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Undergraduate Text Recommendations for Statistical Mechanics

  1. Mar 17, 2010 #1
    Does anyone have any recommendations of a good book(s) for a first undergraduate-level course in Statistical Mechanics?
     
  2. jcsd
  3. Mar 18, 2010 #2
    I'm sure there are lots of modern ones to choose from in your bookshop or by Google.

    However if you can get hold of a second hand copy of the Cambridge University Book

    Principles of Chemical Equilibrium by K G Denbigh

    You will have a real gem. This classic text has just so much clear background, explanation and links to standard thermodynamics and quantum theory.
     
  4. Mar 18, 2010 #3
    How good are you at judging books without knowing the topic? :) Because I kept a list of books I considered good, but cannot recall which one were good for undergrad. If you need to learn statmech from a physical point of view, I strongly recommend a book with enough mathematical details! Otherwise you waste time reading vague explanations and later you will pose yourself many unanswerable questions, which can only be derived with maths. Then you have to reread a "real" book again. Often the top recommendation from the course is closest to the syllabus, but incomplete in explanations or badly structured.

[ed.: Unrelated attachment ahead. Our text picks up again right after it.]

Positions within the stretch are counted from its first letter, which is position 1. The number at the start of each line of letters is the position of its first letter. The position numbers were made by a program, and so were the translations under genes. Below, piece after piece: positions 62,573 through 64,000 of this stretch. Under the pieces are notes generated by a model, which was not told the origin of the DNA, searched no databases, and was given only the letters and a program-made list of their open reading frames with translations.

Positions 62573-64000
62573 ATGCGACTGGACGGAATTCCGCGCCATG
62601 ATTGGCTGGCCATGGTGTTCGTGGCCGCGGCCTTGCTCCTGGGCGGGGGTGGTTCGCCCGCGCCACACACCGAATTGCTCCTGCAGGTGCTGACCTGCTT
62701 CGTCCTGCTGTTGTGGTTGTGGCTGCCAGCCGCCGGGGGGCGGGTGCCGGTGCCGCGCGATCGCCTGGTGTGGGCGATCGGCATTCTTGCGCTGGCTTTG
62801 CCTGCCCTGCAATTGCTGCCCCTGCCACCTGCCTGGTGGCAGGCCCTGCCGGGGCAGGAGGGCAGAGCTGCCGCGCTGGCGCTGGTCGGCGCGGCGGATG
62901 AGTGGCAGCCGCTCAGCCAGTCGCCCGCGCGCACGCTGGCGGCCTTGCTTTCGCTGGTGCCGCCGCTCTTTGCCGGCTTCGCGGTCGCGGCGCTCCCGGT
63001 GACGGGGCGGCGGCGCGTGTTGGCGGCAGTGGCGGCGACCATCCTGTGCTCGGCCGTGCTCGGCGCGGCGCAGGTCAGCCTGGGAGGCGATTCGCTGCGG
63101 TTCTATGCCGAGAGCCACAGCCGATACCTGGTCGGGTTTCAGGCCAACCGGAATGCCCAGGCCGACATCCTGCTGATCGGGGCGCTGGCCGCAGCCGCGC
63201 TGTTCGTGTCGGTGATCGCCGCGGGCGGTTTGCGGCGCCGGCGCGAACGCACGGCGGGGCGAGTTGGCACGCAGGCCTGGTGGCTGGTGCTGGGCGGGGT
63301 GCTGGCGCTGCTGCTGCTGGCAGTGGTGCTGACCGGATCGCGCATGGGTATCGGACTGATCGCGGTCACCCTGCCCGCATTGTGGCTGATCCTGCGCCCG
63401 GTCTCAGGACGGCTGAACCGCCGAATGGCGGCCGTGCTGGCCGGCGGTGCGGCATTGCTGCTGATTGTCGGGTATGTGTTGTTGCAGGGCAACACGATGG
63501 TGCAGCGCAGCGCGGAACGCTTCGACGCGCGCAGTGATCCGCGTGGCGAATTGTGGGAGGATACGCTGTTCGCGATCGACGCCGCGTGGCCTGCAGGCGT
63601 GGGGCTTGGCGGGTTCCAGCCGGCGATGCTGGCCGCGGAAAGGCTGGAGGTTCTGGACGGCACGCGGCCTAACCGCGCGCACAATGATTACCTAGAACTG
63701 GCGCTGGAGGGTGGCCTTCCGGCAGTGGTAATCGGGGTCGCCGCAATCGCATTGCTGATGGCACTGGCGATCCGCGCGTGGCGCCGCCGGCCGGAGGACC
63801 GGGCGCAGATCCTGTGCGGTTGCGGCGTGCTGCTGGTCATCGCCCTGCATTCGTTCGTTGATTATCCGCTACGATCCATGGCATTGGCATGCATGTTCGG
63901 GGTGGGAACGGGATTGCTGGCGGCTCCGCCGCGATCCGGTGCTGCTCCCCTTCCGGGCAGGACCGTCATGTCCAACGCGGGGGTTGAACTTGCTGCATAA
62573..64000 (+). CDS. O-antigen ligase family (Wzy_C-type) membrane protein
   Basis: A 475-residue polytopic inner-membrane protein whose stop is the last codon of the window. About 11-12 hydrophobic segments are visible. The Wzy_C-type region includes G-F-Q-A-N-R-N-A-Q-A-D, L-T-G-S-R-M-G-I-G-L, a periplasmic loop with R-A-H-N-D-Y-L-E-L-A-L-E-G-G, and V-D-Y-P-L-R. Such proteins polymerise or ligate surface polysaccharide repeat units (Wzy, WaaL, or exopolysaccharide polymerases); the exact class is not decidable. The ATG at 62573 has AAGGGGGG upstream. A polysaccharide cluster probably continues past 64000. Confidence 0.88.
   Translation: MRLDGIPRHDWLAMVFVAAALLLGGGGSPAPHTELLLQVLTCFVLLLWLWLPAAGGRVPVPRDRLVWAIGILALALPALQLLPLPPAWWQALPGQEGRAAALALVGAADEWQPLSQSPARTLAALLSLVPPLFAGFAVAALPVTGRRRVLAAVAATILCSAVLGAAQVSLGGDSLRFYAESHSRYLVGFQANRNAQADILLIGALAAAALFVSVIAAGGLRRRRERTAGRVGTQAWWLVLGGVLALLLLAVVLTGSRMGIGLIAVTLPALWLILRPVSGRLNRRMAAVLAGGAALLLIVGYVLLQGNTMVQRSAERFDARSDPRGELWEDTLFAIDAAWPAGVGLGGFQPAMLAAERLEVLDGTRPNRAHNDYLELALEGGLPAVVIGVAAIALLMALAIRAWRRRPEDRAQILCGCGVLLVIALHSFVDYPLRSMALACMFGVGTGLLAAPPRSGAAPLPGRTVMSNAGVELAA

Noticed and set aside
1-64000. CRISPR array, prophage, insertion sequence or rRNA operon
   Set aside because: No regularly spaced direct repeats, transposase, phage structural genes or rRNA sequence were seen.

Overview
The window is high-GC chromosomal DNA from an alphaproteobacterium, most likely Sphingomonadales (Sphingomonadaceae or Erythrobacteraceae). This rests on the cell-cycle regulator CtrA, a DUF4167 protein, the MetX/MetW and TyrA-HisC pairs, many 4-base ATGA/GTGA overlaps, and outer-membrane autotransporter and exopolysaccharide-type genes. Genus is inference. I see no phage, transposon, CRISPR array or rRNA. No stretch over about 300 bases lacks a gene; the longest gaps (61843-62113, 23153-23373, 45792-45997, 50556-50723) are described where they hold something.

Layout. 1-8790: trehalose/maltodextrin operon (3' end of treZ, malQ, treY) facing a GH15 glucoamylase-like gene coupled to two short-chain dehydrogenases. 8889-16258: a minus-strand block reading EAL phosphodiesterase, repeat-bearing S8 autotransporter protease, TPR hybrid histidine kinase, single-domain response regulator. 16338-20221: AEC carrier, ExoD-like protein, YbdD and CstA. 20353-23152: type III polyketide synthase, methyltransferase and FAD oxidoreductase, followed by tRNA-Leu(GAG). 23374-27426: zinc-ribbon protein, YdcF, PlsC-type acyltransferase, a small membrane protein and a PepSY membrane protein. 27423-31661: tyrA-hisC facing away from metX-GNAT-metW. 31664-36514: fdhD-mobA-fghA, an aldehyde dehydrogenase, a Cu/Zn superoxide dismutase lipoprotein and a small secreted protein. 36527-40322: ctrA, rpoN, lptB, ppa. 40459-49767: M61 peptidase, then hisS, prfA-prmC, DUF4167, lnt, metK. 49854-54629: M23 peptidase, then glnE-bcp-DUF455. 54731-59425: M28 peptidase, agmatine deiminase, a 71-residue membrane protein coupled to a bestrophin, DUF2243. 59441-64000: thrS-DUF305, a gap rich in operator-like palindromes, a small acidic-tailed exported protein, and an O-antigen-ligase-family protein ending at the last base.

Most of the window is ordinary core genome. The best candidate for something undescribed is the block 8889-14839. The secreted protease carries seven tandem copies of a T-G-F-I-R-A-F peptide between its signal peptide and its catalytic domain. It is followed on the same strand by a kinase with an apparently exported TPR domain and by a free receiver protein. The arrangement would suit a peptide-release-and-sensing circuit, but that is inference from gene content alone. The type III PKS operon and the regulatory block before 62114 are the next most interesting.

So here comes the list. If you have access to a good library go and look through those books.

    The titles are usually "Statistical mechanics" or "Statistical physics" or similar. The authors are
    Reichl (I think thats one I liked much)
    Schwabl (fairly new book and I believe its popular in German courses)
    Reif (it was my first guess for a good book, but for whatever reason I forgot to tag it "good" in my list)
    Feynmann (might to too far from current days syllabus)
    E.M. Lifgarbagez and L.P. Pitaevskii
    Honerkamp (made a good impression in my first glance but I didnt actually read it)
    Huang (made a good impression in my first glance but I didnt actually read it)
    LeBellac and Mortessagne ("Equilibirium and non-equilibrium statistical thermodynamics"; made a good impression in my first glance but I didnt actually read it)

    Unfortunately I don't have access to a library now to judge the books again.

    And here is what top researchers say:
    http://www.phys.uu.nl/~thooft/theorist.html
    http://math.ucr.edu/home/baez/books.html
     
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